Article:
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The Notion of Freedom in Nelson Mandela’s Nobel Peace Prize Acceptance Speech


Freedom is an abstract concept often measured by the liberty one mentally feels. Throughout history, freedom has been assessed by one’s ability to live as they please with little restriction or opposition. During the Nelson Mandela’s Nobel Peace Prize acceptance speech, he acknowledged the notion of freedom by stating “for to be free is not merely to cast off one’s chains, but to live in a way that respects and enhances the freedom of others”. Although his main declaration is supportable one, it is preposterous to determine one’s freedom by how they interact with others.

Humans are both social and solitary creatures. Biologically, all primates are considered to very social; however, the intelligence humans possess causes for more depth than ecological interactions. Humans recognize unique internal concepts such as metacognition, empathy, the ability to predict detailed events based on one action. Since humans are so emotionally and mentally complex, it is difficult to understand what exactly causes an individual to feel free. The obscurity the human mind entails furthers why it is ridiculous to declare one liberated based on their interactions with other people. Freedom is subjective and is experienced differently by each human; therefore, one cannot ever truly be deemed liberated, so it is illogical to claim one is free based on whether or not they have freed others.

Contrarily, true inner freedom is marked by a specific sensation. The sensation evokes a strong sentiment of peacefulness, tranquility, and satisfaction. Liberty is difficult to understand because it is a mental state; however, liberty can also be defined as one’s physical surroundings. It is crucial to remember that even one that is enchained, enslaved, or imprisoned can choose to feel free. Regardless of where an individual resides, their freedom depends on how they mentally feel; consequently, liberating others can reinforce the feeling of independence in the liberator. The phenomenal cycle of freedom resulting from unchaining others is similar to the cycle of happiness; typically, humans feel joy when they inspire happiness in others. The cause-and-effect sequence of freedom supports Mandela’s declaration that casting off one’s chains is only a portion of freedom; genuine liberty stems from casting off the chains of others.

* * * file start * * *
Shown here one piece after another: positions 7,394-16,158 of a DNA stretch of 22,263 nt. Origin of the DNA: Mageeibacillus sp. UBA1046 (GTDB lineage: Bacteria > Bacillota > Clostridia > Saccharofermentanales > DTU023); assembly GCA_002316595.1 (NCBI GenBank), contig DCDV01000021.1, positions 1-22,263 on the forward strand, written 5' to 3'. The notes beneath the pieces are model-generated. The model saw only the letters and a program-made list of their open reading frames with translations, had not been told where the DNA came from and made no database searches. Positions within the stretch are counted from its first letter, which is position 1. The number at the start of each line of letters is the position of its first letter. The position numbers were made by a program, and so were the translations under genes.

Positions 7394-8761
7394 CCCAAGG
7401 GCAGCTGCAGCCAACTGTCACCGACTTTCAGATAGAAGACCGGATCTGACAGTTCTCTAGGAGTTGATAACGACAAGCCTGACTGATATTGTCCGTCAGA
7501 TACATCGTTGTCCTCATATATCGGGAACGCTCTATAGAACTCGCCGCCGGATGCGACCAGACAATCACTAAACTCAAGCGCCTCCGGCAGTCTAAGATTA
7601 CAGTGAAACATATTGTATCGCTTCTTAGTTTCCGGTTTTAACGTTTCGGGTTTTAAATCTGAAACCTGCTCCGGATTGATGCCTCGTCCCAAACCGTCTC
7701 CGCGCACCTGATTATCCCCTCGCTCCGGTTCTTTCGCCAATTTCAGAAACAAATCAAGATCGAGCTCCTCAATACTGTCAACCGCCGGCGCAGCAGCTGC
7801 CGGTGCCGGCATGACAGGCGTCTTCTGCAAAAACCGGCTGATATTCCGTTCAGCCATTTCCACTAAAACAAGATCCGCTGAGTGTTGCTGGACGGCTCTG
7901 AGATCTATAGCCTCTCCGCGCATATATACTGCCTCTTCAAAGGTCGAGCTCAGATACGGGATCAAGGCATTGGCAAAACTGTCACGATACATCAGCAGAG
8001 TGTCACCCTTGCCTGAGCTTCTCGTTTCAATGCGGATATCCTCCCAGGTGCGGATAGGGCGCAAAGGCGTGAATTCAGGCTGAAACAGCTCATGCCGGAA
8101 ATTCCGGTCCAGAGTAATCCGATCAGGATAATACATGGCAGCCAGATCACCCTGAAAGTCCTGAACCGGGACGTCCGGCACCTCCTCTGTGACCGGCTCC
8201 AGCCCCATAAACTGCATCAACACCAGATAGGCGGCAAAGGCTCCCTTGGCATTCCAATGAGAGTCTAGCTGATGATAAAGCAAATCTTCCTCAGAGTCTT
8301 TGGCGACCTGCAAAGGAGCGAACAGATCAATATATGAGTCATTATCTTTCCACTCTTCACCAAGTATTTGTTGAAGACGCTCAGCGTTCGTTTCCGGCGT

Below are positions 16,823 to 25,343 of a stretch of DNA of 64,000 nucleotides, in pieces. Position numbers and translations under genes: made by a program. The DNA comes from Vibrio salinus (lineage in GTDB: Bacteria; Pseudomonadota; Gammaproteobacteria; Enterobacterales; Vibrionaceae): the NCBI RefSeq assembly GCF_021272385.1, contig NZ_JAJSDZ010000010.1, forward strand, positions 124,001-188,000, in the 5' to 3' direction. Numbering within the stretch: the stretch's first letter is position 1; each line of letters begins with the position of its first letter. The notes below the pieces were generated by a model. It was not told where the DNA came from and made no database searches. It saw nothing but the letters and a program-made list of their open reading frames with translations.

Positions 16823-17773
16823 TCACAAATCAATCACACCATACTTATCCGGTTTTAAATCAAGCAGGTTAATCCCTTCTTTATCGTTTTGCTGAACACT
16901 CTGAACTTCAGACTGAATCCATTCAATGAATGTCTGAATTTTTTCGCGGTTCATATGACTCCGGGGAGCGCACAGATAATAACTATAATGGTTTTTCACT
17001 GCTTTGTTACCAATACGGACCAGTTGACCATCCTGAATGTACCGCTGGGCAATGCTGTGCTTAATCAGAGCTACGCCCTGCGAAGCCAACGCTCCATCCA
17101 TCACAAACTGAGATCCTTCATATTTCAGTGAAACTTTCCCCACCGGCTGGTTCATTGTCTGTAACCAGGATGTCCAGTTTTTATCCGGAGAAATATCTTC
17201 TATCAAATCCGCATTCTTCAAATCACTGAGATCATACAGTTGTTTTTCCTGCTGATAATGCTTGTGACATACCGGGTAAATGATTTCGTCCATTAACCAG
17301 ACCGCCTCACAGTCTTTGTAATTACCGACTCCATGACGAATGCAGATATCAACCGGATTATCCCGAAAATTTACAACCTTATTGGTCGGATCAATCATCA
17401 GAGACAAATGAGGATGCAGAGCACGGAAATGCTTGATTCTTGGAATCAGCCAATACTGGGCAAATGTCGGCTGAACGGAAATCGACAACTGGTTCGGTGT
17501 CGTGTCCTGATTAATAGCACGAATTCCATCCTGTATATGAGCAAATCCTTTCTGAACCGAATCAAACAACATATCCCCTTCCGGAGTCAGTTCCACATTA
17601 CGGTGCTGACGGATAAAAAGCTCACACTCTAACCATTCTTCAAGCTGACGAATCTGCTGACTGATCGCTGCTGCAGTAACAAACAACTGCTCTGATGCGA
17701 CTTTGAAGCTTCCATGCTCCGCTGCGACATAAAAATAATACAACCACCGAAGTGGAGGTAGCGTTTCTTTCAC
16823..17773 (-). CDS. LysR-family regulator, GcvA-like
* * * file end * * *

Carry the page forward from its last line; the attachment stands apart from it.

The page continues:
Mandela’s diction raises a rather intriguing concept. When he states that freedom is achieved when one “lives in a way that respects and enhances the freedom of others”, Mandela is claiming it is a liberated individual’s duty to deferentially augment those around one. The principle of respect is repeated throughout his Nobel Peace Prize speech, implying that reverence is significant to him. Furthermore, Mandela agreeably mentions that humans should exist in a way that assists one another. Although it is controversial to state that people are reliable for one another, it is unquestionably true that society operates more fluidly when individuals respect and benefit one another.

Overall, humans are not responsible for the liberty of others. Freedom is a state of mind that can only be achieved by the individual independently from outside assistance. One cannot force another to genuinely feel something; therefore, liberation, similar to happiness, is a sensation an individual experiences involuntarily. Although it is difficult to force oneself or others to undergo emotions, it does not mean one should relinquish their desire to feel free. Inner liberation develops from evoking one’s peacefulness; once an individual experiences genuine tranquility, then they may begin to enlighten and unchain others from the burden of restriction

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